Frontiers in Human Neuroscience 6 (2012)
AbstractSocial cognition researchers have become increasingly interested in the ways that behavioral, physiological, and neural coupling facilitate social interaction and interpersonal understanding. We distinguish two ways of conceptualizing the role of such coupling processes in social cognition: strong and moderate interactionism. According to strong interactionism (SI), low-level coupling processes are alternatives to higher-level individual cognitive processes; the former at least sometimes render the latter superfluous. Moderate interactionism (MI) on the other hand, is an integrative approach. Its guiding assumption is that higher-level cognitive processes are likely to have been shaped by the need to coordinate, modulate, and extract information from low-level coupling processes. In this paper, we present a case study on Möbius Syndrome (MS) in order to contrast SI and MI. We show how MS—a form of congenital bilateral facial paralysis—can be a fruitful source of insight for research exploring the relation between high-level cognition and low-level coupling. Lacking a capacity for facial expression, individuals with MS are deprived of a primary channel for gestural coupling. According to SI, they lack an essential enabling feature for social interaction and interpersonal understanding more generally and thus ought to exhibit severe deficits in these areas. We challenge SI’s prediction and show how MS cases offer compelling reasons for instead adopting MI’s pluralistic model of social interaction and interpersonal understanding. We conclude that investigations of coupling processes within social interaction should inform rather than marginalize or eliminate investigation of higher-level individual cognition.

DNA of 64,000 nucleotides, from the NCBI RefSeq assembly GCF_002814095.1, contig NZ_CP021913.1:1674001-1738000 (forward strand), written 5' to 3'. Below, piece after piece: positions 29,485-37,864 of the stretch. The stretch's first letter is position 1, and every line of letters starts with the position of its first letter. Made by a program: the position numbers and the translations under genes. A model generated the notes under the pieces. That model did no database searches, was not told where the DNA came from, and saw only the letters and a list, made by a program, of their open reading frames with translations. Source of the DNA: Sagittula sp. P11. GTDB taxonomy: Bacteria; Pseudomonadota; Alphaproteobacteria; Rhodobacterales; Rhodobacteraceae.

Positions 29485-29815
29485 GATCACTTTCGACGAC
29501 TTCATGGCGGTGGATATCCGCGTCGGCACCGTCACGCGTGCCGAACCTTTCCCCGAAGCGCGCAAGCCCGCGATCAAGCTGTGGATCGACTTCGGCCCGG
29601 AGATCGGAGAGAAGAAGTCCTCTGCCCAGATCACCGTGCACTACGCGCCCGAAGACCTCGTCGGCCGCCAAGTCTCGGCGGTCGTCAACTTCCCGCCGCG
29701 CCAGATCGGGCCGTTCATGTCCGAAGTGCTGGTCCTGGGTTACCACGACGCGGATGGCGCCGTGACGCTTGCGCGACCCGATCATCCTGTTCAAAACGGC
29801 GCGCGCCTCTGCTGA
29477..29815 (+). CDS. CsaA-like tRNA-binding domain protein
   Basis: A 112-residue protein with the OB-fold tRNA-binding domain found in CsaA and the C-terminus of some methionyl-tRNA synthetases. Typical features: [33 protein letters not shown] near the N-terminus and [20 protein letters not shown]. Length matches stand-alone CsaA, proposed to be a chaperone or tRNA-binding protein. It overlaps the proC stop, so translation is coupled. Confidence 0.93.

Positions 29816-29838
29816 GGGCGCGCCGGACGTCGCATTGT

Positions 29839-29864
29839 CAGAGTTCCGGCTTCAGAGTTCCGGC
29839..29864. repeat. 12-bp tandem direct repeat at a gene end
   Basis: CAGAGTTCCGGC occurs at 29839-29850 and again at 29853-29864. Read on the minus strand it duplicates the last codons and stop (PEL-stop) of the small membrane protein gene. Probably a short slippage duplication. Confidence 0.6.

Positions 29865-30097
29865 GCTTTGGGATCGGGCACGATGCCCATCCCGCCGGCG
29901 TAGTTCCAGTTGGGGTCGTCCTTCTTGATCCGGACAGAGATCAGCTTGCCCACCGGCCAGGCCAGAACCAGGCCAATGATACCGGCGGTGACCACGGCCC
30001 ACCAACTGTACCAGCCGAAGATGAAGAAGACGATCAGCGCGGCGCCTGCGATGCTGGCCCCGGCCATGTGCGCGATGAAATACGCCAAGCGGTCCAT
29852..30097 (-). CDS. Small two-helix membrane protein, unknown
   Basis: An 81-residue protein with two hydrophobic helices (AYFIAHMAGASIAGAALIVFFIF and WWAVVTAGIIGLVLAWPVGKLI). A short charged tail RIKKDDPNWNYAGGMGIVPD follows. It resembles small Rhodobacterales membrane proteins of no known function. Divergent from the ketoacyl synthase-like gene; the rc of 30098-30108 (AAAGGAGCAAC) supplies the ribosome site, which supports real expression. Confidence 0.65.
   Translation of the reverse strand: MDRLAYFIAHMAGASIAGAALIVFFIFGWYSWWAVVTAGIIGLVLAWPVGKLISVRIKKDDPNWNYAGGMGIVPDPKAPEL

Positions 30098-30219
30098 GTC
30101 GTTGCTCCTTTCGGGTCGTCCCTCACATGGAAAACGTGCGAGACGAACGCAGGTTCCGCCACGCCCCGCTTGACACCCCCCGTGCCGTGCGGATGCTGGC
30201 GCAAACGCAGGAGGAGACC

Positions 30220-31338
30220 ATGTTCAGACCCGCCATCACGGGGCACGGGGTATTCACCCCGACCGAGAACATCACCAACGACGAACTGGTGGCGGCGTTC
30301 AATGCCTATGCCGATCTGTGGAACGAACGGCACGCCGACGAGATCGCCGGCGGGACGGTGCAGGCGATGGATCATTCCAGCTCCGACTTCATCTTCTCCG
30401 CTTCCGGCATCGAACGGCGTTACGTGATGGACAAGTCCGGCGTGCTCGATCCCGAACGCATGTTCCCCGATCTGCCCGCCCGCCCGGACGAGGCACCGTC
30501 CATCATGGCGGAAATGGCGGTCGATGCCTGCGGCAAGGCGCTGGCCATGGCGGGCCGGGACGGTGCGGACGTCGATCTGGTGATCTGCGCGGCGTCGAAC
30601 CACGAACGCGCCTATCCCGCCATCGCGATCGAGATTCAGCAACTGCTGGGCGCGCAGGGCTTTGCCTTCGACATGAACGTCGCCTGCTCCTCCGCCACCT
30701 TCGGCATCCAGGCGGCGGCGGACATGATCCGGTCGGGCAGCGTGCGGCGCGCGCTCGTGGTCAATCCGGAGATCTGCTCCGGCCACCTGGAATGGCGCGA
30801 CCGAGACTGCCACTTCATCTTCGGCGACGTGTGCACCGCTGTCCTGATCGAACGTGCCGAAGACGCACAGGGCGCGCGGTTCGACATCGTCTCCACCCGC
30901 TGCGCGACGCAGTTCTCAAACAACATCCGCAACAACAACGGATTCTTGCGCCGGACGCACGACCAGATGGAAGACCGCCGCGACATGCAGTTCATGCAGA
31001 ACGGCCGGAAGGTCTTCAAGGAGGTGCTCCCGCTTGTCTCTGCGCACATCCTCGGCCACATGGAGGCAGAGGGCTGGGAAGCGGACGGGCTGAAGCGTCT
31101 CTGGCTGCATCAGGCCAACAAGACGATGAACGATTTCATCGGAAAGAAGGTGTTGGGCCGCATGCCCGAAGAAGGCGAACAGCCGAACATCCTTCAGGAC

Archival historyArchival date: 2016-02-28
View all versions
Added to PP
Historical graph of downloads since first upload
This graph includes both downloads from PhilArchive and clicks on external links on PhilPapers.How can I increase my downloads?